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Space: 1999: The Bringers of Wonder Special Edition Blu-ray review

Collector’s taster release of two hi-def episodes from the second series of 70’s sci-fi classic Space:1999.

Space: 1999

With the first series of cult favourite Space: 1999 already on the shelves, and the second series launching on Blu-ray and DVD in autumn 2015, Network is releasing a teaser Blu-ray limited edition comprising the double bill from the second season called The Bringers of Wonder.

Space: 1999 ran for two series in the mid- to late-1970s and was the brainchild of the late Gerry Anderson, who had graduated from marionette-based children’s dramas such as Thunderbirds and Captain Scarlet to live-action family sci-fi series UFO and Space: 1999.

Stuck on the moon which has been dislodged from its orbit around earth and sent hurtling through space are the Alphans (the human inhabitants of Moonbase Alpha), whose adventures see them coming into contact with strange worlds and alien life forms in other parts of the universe. Their only ambition is to return to the planet earth, but they stick together as a community on the runaway moon, hoping for a rescue or a discovery of a route home.

This double-bill sees the Alphans apparently rescued when a ship using faster-than-light technology docks with Moonbase Alpha, and promises them safe passage back to earth. Yet it seems too much of a coincidence that everybody on board the mysterious ship is known to at least one Alphan. Not only that but Captain Koenig (Martin Landau) has been behaving erratically and kept sedated. When he sees monsters in place of the visiting humans, either he is crazy, or the rest of the Alphans are somehow hallucinating…

The Bringers of Wonder is a very good example of Space: 1999 as a series, and is a reasonably good, if fairly predictable and well-trodden story in its own right, though some aspects of it are utterly implausible and not consistently thought through. The big budget of Space: 1999 was evidenced by massive, intricate and detailed studio sets, particularly those depicting Moonbase Alpha. Great model work, as you’d expect from any Gerry Anderson production, is another standout aspect of the series, and stands up well today (though the magnificent clarity of the film elements in high-definition reveals the wires holding up the spaceships in a few shots – a small price to pay for amazing picture definition and contrast).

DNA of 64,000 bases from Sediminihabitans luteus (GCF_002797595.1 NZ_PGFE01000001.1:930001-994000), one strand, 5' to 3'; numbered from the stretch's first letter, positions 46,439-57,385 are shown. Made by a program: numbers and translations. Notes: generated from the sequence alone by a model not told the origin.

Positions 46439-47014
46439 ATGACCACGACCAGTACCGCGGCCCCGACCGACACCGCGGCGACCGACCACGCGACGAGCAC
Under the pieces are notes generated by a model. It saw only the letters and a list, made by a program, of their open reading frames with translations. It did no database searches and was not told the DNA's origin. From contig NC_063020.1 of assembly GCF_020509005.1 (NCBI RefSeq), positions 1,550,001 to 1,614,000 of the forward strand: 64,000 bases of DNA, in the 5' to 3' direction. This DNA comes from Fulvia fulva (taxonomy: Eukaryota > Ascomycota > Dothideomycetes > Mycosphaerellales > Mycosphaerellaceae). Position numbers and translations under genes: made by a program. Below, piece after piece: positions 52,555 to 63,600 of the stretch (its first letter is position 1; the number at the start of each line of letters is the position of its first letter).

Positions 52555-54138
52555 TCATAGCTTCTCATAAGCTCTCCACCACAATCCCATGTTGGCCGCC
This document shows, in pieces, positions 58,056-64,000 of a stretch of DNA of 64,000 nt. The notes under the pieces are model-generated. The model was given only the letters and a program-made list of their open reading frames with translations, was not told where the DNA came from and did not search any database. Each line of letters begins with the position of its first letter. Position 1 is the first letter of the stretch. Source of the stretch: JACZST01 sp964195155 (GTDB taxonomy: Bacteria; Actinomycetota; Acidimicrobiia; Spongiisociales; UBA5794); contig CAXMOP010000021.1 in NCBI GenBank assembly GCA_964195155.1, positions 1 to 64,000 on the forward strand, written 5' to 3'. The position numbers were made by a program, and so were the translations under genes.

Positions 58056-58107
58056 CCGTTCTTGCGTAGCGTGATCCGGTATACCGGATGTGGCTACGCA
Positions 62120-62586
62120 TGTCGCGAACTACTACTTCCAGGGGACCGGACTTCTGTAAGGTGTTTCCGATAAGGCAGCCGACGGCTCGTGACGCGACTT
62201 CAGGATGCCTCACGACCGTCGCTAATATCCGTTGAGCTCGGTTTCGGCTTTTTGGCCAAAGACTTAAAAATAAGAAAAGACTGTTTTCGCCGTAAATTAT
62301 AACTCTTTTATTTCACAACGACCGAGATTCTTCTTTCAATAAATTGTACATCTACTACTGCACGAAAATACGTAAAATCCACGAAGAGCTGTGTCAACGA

The problems with The Bringers of Wonder are the same as those that beset the series as a whole, and perhaps explain why its run on television was short-lived. Far more thought went into the design aspects of the series than anything else, leaving Moonbase Alpha populated by cardboard characters communicating in clumsy dialogue through stilted performances. The flashy effects aren’t enough for Space: 1999 to compare favourably to low-budget but seriously fun series such as the BBC’s Doctor Who, which Space: 1999 was designed to rival. The actors aren’t up to the job of bringing the best out of the rough-hewn scripts, with Martin Landau and Barbara Bain (husband and wife at the time) showing worryingly little chemistry between one another, let alone individual charisma; with British actor Tony Anholt equally dry. It’s Catherine Schell as shape-shifting alien Maya who is the warmest and most memorable character, making the best out of a roughly-sketched character, and finding ways to introduce a little humour.

Despite the extensive budget, restrictions of technology leave the rendering of the alien menace in these episodes – amorphous gooey creatures that glow from within – unintentionally comic. The storyline stretches credulity to the limit, but there is a satisfying showdown on the surface of the moon.

Overall, the design of Space: 1999 is impressive, and the plot is workable if perfunctory. Yet there’s a nagging feeling that the glossy production values are meant to be enough on their own, since it’s hard to care too much about any of the characters on their perilous moon journey. Viewed now, Space: 1999 is a nostalgic treat and a trawl through the more idealistic and optimistic ideas of what the near-future looked like from a 1970s perspective, but there’s no disguising the series’ shortcomings.

An extra feature on the disc is the cinematic release version of Destination Moonbase-Alpha, which was a 1978 release that saw the two episodes of The Bringers of Wonder edited together for a big screen outing.

You can own Space 1999: The Bringers of Wonder exclusively through Network from 8th December, and pre-orders can now be placed. See networkonair.com for details. With only 1999 copies of the Blu-ray printed, The Bringers of Wonder is sure to be a collector’s item. All customers will be automatically entered into a prize draw, and three lucky winners will receive a copy of Space: 1999 – The Complete Second Series when it is released next year.

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